As you read these words, the air’s molecules are ­zipping around you at 2,000 miles per hour, faster than a speeding bullet, and bombarding you from all sides. Meanwhile the atoms and molecules that make up your body incessantly tumble, vibrate or collide with one another. Nothing in nature is ever perfectly still, and the faster things go, the more energy they carry; the ­collective energy of atoms and molecules is what we call, and feel as, heat.

Even though total stillness, corresponding to the temperature of absolute zero, is physically impossible, scientists have edged ever closer to that ultimate limit. In such extreme realms, weird quantum effects begin to manifest themselves and to produce new and unusual states of matter. In particular, cooling gaseous clouds of atoms—as opposed to matter in the liquid or solid state—to a small fraction of a degree above absolute zero has enabled researchers to observe matter particles behaving as waves, to create the most precise measuring instruments in history, and to build the most accurate atomic clocks.

The drawback of these atom-cooling techniques is that they are applicable to only a few of the elements in the periodic table, limiting their usefulness. For example, hydrogen, the simplest of all atoms, was for a long time extremely challenging to cool. Now, however, my research group has demonstrated a new cooling method that works on most elements and on many types of molecules as well.

My inspiration: James Clerk Maxwell’s Victorian-era thought experiment. This great Scottish physicist theorized the poss­ibility of a “demon” that seemed able to violate the rules of thermodynamics. 

The newfound capability will open directions in basic research and lead to a wide range of practical uses. For example, variants on the technique may lead to processes for purifying rare isotopes that have important uses in medicine and in basic research. Another spin-off might be an increase in the precision of nanoscale fabrication methods that are used to make computer chips. On the science side, cooling atoms and molecules may enable researchers to explore the no-man’s-zone between quantum physics and ordinary chemistry or to uncover possible differences in behavior between matter and antimatter. And supercooling hydrogen and its isotopes could help small laboratories to answer questions in fundamental physics of the type that have traditionally required huge experiments such as those at particle accelerators.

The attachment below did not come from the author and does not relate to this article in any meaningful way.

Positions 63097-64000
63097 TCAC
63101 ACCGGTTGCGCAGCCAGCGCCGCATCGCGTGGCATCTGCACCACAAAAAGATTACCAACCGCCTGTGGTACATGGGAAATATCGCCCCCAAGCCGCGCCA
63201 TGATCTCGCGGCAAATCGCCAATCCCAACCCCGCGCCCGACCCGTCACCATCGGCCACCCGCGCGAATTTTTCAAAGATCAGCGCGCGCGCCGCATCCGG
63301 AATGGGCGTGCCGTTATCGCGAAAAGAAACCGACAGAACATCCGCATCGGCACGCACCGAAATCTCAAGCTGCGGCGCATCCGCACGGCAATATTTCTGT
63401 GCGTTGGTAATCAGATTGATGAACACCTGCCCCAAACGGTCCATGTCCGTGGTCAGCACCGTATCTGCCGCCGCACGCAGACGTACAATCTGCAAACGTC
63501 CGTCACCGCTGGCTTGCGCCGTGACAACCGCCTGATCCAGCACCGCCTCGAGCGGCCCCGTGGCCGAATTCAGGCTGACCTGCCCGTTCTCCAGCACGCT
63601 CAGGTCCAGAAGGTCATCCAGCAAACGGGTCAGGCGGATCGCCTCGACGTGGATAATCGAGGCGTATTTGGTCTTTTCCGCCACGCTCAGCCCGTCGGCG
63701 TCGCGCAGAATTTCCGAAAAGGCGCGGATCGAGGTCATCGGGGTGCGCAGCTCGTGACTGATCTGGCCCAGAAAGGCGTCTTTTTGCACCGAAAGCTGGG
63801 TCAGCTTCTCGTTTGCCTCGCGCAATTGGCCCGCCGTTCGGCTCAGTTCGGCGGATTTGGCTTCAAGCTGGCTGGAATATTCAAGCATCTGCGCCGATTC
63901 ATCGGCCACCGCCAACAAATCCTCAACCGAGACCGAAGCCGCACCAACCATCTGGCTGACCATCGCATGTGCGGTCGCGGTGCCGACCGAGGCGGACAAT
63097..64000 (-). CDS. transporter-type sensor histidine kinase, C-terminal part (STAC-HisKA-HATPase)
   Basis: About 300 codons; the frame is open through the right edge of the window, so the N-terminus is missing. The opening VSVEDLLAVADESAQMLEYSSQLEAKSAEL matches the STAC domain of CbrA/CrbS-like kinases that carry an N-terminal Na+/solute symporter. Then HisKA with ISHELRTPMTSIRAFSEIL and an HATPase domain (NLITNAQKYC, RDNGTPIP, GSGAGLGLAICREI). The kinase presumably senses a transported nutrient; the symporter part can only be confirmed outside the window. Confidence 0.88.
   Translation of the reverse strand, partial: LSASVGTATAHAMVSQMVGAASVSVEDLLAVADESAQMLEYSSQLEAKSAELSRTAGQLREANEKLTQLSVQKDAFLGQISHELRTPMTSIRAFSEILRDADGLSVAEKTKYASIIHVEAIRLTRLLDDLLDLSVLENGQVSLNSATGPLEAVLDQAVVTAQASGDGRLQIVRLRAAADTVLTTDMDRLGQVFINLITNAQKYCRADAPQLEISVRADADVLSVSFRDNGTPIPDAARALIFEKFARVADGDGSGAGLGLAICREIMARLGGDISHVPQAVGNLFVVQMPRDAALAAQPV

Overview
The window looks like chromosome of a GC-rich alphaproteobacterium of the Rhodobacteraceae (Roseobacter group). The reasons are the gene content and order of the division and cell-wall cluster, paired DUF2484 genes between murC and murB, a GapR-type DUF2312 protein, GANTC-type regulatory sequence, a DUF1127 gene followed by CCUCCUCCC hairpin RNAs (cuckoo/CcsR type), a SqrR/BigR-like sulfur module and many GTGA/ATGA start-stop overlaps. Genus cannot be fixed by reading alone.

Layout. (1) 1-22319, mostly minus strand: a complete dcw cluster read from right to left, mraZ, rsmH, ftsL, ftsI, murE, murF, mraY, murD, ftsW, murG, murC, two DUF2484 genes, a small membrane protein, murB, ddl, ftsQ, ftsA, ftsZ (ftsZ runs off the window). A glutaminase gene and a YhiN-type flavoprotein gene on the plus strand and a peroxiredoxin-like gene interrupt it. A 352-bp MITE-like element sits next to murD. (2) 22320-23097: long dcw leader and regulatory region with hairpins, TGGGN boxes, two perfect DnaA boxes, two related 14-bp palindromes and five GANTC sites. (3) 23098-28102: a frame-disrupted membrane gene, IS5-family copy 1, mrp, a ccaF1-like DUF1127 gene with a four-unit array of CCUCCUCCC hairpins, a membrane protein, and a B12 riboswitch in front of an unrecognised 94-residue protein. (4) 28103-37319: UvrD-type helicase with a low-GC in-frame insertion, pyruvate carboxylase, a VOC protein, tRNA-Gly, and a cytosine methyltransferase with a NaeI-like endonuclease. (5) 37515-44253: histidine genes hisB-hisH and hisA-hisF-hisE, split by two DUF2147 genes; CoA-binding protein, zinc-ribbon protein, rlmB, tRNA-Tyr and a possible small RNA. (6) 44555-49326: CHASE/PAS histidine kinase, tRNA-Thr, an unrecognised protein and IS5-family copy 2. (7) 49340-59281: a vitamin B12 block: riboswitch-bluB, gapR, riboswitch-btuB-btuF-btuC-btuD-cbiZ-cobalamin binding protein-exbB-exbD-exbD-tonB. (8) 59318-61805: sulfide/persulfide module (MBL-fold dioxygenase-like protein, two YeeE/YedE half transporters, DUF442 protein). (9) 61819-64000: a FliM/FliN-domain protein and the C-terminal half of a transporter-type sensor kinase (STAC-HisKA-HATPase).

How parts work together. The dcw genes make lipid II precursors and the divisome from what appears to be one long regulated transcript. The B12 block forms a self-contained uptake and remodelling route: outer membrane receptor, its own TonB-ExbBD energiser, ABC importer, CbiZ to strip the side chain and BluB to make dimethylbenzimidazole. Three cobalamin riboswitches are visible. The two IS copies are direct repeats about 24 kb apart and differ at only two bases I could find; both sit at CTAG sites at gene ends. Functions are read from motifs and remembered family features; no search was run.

Racing Bullets
Stopping and manipulating atoms and molecules is no easy feat. In a typical experiment, researchers begin by producing a rarefied gas of a certain chemical element by heating up a solid or vaporizing one with a laser. The gas must then be slowed, confined in a vacuum chamber and kept away from its walls.

I started out with a time-honored trick. More than 40 years ago chemists found out that at a pressure of several atmospheres, gas escaping through a small hole into a vacuum undergoes significant cooling as it expands. Remarkably these “supersonic beams” are nearly monoenergetic, meaning that the speeds of molecules will all be very close to the average: for example, if a beam comes out at 2,000 miles per hour, molecules in it will deviate from that speed by at most 20 mph. By comparison, air molecules at room temperature, with an average speed of 2,000 mph, can have speeds anywhere between 0 and 4,000 mph. What that means, from the thermodynamic point of view, is that the beam, despite having a substantial amount of energy, is extremely cold. Think of it this way: an observer traveling with the beam at 2,000 mph would see molecules moving so slow that the beam’s temperature would be just one 100th of a degree above absolute zero!

I realized that if my collaborators and I could slow down and stop such a beam while preserving the small spread in velocity, we could end up with a rather cold bunch of atoms that we could then trap and cool down even further.

To achieve that goal, my group started working with supersonic beams in 2004, together with Uzi Even, a chemist at Tel Aviv University. Our first attempt was to build a rotor with blades moving, at their edges, at half the speed as the supersonic gas beam. We aimed pulses from the beam at the rotor’s receding blades in such a way that the beam’s velocity would precisely cancel out with that of the blades. When the gas atoms bounced off the rotor, the rotor took all the kinetic energy out of them, just as a receding tennis racket can bring a ball to rest.

That setup, however, was difficult to work with because it required extreme fine-tuning. Robert Hebner, director of the Center for Electromechanics at the University of Texas at Austin, suggested a different design: bounce the gas off the back of a projectile as the projectile races down a coilgun. A coilgun is an experimental weapon that pushes magnetized projectiles out the barrel of a gun with magnetic fields rather than gunpowder. It works by accelerating the bullet through a series of wire coils that have electric current running through them, creating magnetic fields. The bullet, which is essentially a bar magnet, is attracted to the center of the coil it is passing through. An approaching bullet is thus accelerated by attractive forces. Once the bullet passes the center, on the other hand, the forces would start to pull it back and thus slow it down to its original speed. But the current in each coil is switched off precisely at the moment the projectile crosses its center, so that the magnetic forces always push the projectile in the right direction—down the barrel.

I quickly realized that we could apply Hebner’s idea but get rid of the bullet altogether. Instead we would use the same principle on the beam itself, though in reverse: rather than accelerating a bullet, the coils of the gun would act in this case directly on the gas molecules, bringing them to rest. The trick is possible because most atoms have at least a small amount of magnetism, and all do when their electrons are put in an excited state. Many types of molecules are magnetic, too.